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  1. 1. COMENIUS PROGRAMME The future is in the hands of the European youth- Let’s struggle for a better world
  2. 2. Greenwashing <ul><li>It is a term describing the fraud made by companies when they pretend they help the environment by using green marketing. </li></ul>
  3. 3. The origin of the term <ul><li>This term is a portmanteau of “green” and “whitewash” and was coined by  an American environmentalist  in 1986  to refer to the aforesaid practice. </li></ul>
  4. 4. Environmentally friendly or Greenwashing?
  5. 5. Companies that use Greenwashing <ul><li>British Petrolium </li></ul><ul><li>Destiny USA </li></ul><ul><li>IBM </li></ul>
  6. 6. Raising awareness <ul><li>Some organizations are raising awareness about Greenwashing practices. </li></ul><ul><li>They are the authors of the Sins of Greenwashing studies. </li></ul>
  7. 7. The seven sins of Greenwashing
  8. 8. Sin of the hidden trade-off <ul><li>A claim suggesting that a product is ‘green’ based on a narrow set of attributes without paying attention to other important environmental issues. </li></ul>
  9. 9. Example of the s in of the hidden trade-off :
  10. 10. Sin of no proof <ul><li>This sin consists in making environmental claims about qualities that the product is believed to have, but without offering neither evidence of them nor a reliable certification. </li></ul>
  11. 11. Example of the s in of no proof : <ul><li>This is a good example. This car will never use a small quantity of fuel because its size requires high amounts of it. </li></ul>
  12. 12. Sin of vagueness : <ul><li>This sin consists in making a claim which is poorly defined or too broad. The real meaning can therefore be misunderstood by the consumer. </li></ul>
  13. 13. Example of the s in of vagueness : <ul><li>This is an example of the sin of vagueness. The label says this product is “natural”, but this affirmation isn’t very accurate. </li></ul>
  14. 14. Sin of worshiping false labels <ul><li>A product that, through </li></ul><ul><li>either words or images, </li></ul><ul><li>gives the impression of </li></ul><ul><li>third-party endorsement </li></ul><ul><li>where no such endorsement exists; fake </li></ul><ul><li>labels, in other words. </li></ul>
  15. 15. Example of the sin of worshiping false labels: General Motors GM’s ‘Gas-Friendly to Gas-Free’ ad campaign sought to reframe GM as eco-friendly.
  16. 16. Sin of irrelevance <ul><li>An environmental claim </li></ul><ul><li>that may be truthful but is </li></ul><ul><li>unimportant or unhelpful </li></ul><ul><li>for consumers seeking </li></ul><ul><li>environmentally preferable products. </li></ul>
  17. 17. Example of the sin of irrelevance: No CFCs Many products claim that they are “CFC-free” when ALL products currently on the market are CFC-free by law.
  18. 18. Sin of the lesser of two evils <ul><li>A claim that may be </li></ul><ul><li>true within the product </li></ul><ul><li>category, but that risks </li></ul><ul><li>distracting the consumer </li></ul><ul><li>from the greater environmental </li></ul><ul><li>impacts of the category as a whole. </li></ul>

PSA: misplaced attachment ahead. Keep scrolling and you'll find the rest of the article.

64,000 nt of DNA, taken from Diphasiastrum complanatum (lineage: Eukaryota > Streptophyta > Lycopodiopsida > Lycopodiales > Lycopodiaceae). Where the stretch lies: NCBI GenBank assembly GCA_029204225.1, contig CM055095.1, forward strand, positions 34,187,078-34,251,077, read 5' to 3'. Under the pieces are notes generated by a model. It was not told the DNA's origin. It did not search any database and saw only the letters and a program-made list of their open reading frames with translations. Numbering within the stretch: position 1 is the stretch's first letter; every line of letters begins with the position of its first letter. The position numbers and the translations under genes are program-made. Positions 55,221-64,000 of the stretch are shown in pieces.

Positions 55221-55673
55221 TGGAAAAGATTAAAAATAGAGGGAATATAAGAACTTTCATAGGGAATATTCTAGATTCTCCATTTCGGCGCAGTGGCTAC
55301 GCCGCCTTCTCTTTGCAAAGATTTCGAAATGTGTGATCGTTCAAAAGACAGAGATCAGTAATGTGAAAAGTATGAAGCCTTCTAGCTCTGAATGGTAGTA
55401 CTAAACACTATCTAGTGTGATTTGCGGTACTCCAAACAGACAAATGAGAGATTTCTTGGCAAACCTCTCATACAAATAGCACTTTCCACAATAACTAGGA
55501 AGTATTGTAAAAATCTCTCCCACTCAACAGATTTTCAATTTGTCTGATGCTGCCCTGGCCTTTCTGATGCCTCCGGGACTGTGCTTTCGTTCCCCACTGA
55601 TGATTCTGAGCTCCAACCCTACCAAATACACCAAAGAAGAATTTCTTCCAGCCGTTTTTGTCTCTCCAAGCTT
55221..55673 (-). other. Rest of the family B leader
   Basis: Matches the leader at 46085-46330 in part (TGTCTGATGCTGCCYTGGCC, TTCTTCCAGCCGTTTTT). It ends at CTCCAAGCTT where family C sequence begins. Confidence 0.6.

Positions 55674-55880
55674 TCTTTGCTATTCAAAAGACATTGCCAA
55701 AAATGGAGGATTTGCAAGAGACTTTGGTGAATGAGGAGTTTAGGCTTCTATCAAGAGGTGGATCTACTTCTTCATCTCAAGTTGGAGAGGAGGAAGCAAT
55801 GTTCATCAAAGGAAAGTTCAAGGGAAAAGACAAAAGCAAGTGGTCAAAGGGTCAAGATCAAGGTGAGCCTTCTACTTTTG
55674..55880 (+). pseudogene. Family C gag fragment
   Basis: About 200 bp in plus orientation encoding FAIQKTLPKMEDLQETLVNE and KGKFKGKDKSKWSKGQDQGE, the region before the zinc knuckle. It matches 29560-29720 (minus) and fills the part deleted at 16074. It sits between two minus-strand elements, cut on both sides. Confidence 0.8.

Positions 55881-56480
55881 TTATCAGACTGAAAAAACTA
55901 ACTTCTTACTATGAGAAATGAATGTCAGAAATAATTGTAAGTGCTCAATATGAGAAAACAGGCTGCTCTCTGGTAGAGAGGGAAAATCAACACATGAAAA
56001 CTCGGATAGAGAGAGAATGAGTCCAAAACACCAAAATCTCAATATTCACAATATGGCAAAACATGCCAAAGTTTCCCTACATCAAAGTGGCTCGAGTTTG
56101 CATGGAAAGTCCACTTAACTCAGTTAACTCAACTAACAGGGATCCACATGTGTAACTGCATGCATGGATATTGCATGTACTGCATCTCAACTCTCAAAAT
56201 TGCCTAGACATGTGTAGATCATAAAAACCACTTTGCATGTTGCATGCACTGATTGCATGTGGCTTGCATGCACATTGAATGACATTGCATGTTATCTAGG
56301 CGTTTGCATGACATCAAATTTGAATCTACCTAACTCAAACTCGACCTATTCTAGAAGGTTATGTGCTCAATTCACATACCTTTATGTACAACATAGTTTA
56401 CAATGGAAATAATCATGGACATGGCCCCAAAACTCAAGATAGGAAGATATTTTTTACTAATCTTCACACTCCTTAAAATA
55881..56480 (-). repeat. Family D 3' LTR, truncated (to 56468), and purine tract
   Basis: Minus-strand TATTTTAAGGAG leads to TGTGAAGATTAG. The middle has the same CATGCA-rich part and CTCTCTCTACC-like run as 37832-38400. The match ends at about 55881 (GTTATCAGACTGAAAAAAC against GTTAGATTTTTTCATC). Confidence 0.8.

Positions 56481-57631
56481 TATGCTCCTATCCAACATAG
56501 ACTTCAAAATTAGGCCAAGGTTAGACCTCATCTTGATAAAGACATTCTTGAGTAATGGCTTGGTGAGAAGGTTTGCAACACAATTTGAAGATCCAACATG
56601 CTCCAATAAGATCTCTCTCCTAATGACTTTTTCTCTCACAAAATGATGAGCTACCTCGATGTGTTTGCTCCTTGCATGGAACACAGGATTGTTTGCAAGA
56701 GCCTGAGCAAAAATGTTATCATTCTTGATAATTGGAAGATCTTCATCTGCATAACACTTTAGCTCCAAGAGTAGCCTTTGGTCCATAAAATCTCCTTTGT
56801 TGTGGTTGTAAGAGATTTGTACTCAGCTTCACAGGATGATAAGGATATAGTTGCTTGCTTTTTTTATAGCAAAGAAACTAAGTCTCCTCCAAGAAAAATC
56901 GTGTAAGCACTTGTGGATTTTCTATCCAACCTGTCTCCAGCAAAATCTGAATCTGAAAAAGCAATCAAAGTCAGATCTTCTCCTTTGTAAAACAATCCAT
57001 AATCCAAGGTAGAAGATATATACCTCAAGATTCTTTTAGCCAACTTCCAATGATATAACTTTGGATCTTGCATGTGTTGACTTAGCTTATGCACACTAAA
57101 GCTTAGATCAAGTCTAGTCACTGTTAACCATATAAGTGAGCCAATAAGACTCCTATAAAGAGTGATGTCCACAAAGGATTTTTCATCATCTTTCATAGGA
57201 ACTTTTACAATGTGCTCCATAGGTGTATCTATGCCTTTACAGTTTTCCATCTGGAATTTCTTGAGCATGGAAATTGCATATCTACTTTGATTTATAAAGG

19. 19. Example of the sin of the lesser of two evils: organic cigarettes Company says: ´´Cigarette smokers unite! Now American Spirit cigarettes use organic tobacco! Sure, smoking cigarettes isn’t a health choice, but if you are already addicted, why not support environmental sustainability? ´´
  20. 20. Sin of fibbing <ul><li>Environmental claims that are simply false. </li></ul>
  21. 21. Example of the sin of fibbing: Fur Council of Canada An example is the Fur Council Of Canada that claims that their products are green when they are killing a lot of animals to make their furs.
  22. 22. TMB: Barcelona Transport Network <ul><li>The company in charge of the transport network in Barcelona (TMB) has launched a campaign to raise awareness about the importance of using public transport in order to reduce CO2 emissions. </li></ul>
  23. 23. Nespresso <ul><li>The company Nestle has not only counted on George Clooney to promote Nespresso, but they have also created a campaign called “ecolaboration” to inform about their capsule retrieval systems. </li></ul>
  24. 24. Ambilamp <ul><li>Ambilamp is a non-profit association which has developed a system to retrieve and recycle bulbs. </li></ul><ul><li>They offer their services to bulb manufacturers, they comply with environmental regulations and work with the authorities to keep improving this system. </li></ul>
  25. 25. 2010: More green products
  26. 26. Greenwashing persists, but…
  27. 27. … some companies are listening.
  28. 28. <ul><li>Katherine Aguerrett </li></ul><ul><li>Iván Álvarez </li></ul><ul><li>Natalia Añez </li></ul><ul><li>Fátima Asma </li></ul><ul><li>Nida Benzina </li></ul><ul><li>Fabián Castedo </li></ul><ul><li>Dennis Garces </li></ul><ul><li>Alejandro García </li></ul><ul><li>Aída Giralt </li></ul><ul><li>César Castellón </li></ul><ul><li>Marina Márquez </li></ul><ul><li>Andrei Ilkinov </li></ul><ul><li>IES RUBIÓ I ORS - L’Hospitalet de Llobregat </li></ul>This presentation has been made by: